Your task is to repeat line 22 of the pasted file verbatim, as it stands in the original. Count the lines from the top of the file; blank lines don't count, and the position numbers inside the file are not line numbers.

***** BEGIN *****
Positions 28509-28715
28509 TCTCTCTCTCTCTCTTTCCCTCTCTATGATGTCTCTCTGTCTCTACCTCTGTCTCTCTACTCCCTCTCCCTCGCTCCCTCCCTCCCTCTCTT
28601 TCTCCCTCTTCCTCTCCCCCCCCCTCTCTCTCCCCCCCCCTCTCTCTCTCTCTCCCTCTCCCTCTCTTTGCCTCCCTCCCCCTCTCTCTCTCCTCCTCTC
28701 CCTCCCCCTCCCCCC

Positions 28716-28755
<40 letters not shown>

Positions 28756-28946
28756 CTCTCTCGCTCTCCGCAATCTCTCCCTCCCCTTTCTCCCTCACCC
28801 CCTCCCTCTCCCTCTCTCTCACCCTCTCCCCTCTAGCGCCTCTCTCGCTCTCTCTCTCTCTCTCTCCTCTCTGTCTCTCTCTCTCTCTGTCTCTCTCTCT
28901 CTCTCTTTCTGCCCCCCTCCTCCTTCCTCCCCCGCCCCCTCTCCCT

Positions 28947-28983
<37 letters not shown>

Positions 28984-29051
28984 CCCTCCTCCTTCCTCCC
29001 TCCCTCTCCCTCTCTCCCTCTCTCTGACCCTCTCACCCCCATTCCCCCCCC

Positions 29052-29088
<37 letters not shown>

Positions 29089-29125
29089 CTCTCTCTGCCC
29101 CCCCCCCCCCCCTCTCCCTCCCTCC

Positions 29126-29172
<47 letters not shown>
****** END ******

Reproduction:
<47 letters not shown>